The current generation of pensioners is doing better than any before it. But this success may be blinding us to the risk that future generations will not fare as well. A substantial new Pensions Review will assess future risks and determine what needs to be done to secure decent retirement outcomes for current working-age generations.

For the first time in history, since 2009 the average income of pensioners has been similar to that for those under state pension age. Pensioner poverty rates are lower than the population average. And more employees are saving into workplace pensions than ever before. These are all big policy successes. 

But a new report published today by IFS, launching the Pensions Review in partnership with the abrdn Financial Fairness Trust, finds that the future looks risky at best for many current workers hoping for a comfortable retirement. 

The last twenty years have seen the continued decline of defined benefit (salary-linked) pensions in the private sector, the abolition of state earnings-related pensions, low interest rates, falling homeownership, low typical contributions to defined contribution schemes, and a collapse in pension saving among the self-employed. The introduction of pension freedoms has given people flexibility but means there is no longer the same degree of longevity-risk-sharing that defined benefit pensions and annuities provide. Individuals, rather than employers or insurance firms, now bear the burden of the risk of poor investment performance and uncertain lifespan.

We therefore need a major review of pension provision now in order to give us a chance of avoiding a future that looks much worse than the present.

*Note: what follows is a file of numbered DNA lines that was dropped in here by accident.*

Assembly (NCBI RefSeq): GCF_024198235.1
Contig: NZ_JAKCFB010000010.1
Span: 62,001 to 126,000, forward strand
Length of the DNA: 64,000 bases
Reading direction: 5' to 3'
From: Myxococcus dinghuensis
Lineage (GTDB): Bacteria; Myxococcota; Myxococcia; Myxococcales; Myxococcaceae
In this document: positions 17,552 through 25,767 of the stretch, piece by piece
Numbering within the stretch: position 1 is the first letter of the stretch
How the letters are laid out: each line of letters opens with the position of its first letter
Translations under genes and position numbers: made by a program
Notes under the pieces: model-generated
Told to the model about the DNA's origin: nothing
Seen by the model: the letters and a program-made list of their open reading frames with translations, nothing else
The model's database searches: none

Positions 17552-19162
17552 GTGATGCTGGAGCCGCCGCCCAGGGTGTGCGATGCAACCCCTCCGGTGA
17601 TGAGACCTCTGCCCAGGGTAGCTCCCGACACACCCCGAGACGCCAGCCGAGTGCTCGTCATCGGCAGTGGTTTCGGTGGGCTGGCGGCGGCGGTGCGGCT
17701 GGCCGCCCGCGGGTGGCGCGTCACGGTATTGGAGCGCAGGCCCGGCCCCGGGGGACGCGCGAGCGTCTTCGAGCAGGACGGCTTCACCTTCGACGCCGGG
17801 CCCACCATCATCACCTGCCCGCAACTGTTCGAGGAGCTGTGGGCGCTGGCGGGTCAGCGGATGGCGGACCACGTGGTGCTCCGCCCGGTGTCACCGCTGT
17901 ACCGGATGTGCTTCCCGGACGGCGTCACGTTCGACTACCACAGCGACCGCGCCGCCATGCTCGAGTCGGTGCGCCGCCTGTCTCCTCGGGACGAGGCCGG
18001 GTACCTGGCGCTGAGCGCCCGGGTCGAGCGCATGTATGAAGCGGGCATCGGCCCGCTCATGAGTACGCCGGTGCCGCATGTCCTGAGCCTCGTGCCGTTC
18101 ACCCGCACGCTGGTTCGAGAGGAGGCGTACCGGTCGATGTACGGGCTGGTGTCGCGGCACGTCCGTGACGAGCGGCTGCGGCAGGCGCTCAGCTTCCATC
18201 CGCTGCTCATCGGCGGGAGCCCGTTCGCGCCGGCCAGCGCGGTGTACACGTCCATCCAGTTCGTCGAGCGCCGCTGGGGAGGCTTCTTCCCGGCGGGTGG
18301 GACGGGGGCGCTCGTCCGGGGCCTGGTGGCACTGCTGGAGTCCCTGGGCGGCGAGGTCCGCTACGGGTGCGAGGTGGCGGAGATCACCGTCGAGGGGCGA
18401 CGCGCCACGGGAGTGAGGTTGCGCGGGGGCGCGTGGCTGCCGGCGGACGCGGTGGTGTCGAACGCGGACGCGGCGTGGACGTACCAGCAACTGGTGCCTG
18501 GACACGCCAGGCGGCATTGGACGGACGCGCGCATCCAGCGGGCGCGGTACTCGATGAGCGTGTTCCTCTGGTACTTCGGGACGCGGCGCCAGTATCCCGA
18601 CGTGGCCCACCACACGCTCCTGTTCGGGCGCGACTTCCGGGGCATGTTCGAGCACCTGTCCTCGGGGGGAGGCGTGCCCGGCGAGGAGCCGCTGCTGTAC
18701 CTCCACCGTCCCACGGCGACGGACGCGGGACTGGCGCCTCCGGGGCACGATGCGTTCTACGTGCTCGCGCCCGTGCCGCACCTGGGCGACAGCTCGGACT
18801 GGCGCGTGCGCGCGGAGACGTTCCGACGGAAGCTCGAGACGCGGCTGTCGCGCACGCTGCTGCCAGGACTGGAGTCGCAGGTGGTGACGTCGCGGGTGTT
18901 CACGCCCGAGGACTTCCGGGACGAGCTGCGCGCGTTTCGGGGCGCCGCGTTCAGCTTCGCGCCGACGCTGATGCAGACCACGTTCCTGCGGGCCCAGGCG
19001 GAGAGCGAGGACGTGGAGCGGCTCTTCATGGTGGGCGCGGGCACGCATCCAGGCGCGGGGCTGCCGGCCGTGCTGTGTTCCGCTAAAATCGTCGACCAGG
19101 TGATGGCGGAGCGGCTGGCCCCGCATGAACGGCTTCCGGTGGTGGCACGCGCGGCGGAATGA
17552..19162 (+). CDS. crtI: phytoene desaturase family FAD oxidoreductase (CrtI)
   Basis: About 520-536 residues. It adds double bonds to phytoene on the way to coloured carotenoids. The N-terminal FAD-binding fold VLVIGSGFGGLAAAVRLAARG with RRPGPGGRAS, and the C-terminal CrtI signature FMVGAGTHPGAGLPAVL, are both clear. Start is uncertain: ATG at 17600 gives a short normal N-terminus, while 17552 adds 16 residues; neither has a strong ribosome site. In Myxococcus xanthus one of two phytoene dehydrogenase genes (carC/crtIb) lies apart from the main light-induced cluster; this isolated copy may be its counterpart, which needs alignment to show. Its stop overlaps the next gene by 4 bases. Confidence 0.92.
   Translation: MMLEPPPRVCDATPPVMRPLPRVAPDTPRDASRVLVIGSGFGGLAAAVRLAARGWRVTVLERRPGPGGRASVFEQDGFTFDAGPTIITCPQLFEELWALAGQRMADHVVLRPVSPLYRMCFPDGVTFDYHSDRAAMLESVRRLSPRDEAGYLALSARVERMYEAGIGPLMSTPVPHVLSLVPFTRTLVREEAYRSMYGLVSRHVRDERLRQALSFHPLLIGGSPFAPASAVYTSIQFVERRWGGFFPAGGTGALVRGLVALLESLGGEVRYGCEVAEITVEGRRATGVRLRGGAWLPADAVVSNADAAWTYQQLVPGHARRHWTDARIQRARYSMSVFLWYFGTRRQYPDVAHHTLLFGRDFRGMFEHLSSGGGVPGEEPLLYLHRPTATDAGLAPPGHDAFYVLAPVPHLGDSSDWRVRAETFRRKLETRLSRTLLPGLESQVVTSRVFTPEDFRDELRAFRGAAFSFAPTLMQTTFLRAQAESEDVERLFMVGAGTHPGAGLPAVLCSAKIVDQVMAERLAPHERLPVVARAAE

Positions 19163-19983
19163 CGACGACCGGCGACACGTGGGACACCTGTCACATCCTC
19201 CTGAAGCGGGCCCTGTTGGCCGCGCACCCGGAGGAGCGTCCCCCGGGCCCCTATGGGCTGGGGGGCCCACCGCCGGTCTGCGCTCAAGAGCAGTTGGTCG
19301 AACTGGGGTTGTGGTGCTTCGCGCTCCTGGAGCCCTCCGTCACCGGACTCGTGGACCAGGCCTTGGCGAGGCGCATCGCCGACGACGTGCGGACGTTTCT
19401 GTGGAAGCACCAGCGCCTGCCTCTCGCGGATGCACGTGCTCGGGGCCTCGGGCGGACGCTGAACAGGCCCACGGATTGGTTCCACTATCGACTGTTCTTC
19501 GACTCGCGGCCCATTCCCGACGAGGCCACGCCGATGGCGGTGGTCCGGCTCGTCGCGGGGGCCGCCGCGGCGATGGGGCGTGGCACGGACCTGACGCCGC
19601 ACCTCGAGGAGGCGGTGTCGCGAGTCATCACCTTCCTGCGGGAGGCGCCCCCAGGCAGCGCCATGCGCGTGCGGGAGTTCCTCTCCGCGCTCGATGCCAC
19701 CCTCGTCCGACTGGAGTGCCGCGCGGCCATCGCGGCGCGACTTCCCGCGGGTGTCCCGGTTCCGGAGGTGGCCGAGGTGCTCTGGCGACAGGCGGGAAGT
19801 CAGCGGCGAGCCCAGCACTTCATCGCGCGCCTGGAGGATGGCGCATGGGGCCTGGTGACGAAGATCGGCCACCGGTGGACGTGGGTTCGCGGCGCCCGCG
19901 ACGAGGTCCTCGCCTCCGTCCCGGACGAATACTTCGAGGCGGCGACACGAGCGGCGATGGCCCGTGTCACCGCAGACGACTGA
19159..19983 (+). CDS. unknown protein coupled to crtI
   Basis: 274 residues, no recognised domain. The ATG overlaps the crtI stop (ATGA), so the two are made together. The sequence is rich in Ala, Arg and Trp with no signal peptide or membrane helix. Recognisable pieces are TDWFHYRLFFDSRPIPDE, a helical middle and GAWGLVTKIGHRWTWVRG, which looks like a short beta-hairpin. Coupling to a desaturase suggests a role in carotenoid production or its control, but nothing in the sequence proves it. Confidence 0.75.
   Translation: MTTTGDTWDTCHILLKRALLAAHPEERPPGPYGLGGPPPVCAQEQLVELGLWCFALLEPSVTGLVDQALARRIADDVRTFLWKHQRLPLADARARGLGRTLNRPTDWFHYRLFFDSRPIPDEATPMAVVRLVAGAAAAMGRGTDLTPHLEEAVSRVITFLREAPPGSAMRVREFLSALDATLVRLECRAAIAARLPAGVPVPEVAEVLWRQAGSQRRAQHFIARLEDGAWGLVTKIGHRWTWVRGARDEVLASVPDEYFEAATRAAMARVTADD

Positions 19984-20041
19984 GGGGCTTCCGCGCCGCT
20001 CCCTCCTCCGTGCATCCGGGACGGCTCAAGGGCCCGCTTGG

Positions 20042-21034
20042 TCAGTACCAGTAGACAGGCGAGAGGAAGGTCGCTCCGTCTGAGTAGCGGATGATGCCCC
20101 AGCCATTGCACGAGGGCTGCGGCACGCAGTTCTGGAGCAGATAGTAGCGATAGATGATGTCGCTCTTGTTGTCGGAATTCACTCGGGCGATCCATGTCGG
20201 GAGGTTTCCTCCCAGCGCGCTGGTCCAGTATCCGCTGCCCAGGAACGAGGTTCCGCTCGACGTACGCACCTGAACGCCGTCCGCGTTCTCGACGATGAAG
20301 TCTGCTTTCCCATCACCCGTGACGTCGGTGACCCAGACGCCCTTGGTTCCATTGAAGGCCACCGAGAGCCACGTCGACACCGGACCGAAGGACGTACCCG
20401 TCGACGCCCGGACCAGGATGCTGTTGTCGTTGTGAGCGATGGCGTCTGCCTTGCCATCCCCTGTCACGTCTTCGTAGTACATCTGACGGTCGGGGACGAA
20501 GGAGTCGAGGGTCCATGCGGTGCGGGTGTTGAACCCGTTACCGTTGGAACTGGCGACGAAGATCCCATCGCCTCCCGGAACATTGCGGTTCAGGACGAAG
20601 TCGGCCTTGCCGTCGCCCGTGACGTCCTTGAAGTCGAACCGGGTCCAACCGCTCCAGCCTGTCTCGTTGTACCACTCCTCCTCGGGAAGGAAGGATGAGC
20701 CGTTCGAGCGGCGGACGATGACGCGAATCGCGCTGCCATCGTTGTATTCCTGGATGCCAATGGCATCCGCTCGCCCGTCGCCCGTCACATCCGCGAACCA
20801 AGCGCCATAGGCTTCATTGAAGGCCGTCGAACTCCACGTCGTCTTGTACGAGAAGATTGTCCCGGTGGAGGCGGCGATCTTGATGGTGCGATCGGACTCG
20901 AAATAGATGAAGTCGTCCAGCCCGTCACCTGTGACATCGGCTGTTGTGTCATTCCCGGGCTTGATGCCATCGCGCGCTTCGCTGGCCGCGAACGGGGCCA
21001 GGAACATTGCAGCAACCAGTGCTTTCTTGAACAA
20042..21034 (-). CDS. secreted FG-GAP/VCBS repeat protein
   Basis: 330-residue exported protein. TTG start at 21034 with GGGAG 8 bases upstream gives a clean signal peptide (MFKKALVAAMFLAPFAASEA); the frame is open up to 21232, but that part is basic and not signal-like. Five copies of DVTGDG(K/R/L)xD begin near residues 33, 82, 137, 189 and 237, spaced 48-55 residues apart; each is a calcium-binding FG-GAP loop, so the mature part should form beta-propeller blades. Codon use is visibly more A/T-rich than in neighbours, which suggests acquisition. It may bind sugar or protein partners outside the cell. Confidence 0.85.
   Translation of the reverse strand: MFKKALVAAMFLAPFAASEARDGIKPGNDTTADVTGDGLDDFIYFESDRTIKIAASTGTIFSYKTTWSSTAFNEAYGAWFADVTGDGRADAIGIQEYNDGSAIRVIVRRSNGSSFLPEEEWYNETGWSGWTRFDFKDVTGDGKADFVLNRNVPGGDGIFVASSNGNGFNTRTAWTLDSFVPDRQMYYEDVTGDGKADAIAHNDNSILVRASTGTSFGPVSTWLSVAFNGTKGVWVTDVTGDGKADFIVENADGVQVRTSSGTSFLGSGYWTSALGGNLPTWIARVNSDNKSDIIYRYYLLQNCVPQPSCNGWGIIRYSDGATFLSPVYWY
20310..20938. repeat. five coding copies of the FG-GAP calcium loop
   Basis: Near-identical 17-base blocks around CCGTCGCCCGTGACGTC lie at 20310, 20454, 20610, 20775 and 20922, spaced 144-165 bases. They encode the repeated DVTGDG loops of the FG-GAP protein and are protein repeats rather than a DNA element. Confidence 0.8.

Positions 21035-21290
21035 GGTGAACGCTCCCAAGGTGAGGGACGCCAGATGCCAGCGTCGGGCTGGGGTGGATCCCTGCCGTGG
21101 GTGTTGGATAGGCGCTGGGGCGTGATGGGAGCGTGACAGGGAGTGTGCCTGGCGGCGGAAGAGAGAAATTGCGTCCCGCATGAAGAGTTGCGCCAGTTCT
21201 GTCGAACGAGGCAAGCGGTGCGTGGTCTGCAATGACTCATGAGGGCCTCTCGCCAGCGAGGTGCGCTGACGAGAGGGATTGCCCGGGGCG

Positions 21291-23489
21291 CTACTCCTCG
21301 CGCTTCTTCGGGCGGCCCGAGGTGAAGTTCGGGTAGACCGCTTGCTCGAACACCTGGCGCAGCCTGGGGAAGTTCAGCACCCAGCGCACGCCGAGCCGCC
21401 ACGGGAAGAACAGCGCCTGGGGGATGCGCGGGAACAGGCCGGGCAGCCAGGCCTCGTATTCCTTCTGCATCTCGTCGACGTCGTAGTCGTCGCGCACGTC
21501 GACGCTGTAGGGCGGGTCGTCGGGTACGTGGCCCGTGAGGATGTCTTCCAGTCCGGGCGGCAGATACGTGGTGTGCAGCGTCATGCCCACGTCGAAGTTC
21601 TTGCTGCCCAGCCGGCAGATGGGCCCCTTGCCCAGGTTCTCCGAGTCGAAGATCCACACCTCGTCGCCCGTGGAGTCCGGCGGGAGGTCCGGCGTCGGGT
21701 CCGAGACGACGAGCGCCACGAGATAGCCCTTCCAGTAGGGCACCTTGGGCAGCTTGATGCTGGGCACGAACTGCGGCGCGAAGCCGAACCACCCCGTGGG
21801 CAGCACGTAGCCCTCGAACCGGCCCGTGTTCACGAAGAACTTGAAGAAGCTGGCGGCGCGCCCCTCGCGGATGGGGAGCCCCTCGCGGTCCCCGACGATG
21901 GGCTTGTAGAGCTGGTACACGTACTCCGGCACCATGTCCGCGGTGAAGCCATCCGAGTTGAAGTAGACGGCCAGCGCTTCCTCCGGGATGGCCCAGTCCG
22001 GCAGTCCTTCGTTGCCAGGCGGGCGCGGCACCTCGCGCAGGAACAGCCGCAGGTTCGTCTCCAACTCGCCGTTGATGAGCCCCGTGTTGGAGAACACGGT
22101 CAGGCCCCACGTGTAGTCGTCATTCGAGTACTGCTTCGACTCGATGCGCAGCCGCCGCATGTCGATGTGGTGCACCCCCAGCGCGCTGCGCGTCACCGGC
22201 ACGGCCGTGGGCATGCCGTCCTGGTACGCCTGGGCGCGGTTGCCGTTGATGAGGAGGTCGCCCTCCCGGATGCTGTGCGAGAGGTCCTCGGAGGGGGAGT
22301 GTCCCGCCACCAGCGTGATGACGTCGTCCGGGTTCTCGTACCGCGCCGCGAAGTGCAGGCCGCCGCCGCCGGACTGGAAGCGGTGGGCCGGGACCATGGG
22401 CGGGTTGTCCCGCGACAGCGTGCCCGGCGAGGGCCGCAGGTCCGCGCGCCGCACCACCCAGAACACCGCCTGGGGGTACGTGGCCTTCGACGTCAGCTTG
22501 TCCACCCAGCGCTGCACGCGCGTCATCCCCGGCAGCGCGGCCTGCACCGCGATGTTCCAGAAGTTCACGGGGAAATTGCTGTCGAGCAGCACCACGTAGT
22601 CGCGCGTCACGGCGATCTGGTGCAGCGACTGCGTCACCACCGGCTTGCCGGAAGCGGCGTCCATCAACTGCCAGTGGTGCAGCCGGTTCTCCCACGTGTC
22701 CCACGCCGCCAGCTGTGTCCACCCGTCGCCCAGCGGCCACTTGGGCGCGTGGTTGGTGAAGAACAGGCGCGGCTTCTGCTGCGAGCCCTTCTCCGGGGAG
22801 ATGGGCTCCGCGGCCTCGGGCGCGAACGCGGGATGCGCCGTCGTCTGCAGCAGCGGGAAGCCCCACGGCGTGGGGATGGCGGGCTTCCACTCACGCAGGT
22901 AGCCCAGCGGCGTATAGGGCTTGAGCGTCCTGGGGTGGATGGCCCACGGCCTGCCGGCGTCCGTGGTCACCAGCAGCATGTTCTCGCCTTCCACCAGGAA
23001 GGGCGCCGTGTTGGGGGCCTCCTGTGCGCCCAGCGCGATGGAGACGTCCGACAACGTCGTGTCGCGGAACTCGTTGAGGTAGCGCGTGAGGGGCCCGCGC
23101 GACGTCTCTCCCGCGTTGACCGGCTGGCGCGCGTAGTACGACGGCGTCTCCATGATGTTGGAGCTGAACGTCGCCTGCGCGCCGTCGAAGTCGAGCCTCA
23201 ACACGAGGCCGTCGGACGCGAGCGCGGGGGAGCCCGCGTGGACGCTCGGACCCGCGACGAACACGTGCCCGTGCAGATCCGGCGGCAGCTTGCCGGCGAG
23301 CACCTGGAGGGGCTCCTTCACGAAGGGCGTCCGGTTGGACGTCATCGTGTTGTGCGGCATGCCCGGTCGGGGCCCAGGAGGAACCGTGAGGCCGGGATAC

Specific reasons for concern include:

  • Many employees are saving very little for retirement: 60% of middle-earning private sector employees who are contributing to a pension are saving less than 8% of their earnings. Nearly 90% of them are saving less than the roughly 15% of earnings that Lord Turner’s Pensions Commission thought more appropriate. Almost all of this saving is coming in the form of defined contribution pensions, which leave individuals – rather than their employers – exposed to risks that may be difficult to manage well. 
  • Fewer than one-in-five of the growing number of self-employed workers are saving in a pension. This compares with around a third when the Pensions Commission reported. This is particularly concerning given that the decline in pension membership among the self-employed is greatest among those who have been self-employed for a long period.
  • Increasing numbers approaching retirement live in more expensive, insecure, private rented accommodation. At age 65, only 3–4% of those born in the 1930s and 1940s lived in private rented housing, compared with 6% for those born in the 1950s and with what looks likely to be 10% for those born in the 1960s. Unless a wave of inheritances leads to rising homeownership, this percentage could be even higher for younger generations, leading to a combination of a disappointingly low standard of living in retirement and/or greater reliance on housing benefit. 
  • Higher state pension ages are a coherent response to the challenges of increased longevity at older ages, but they pose difficulties for many and longevity improvements have not been as big as predicted a decade ago. The higher state pension ages rise, the harder it will be for people to remain in paid work until that age. Among those with low levels of formal education, 43% of men and 46% of women in their late 60s are disabled. A higher state pension age pushes up income poverty rates of those in their 60s: the latest increase, from 65 to 66, led to the income poverty rate of 65-year-olds more than doubling.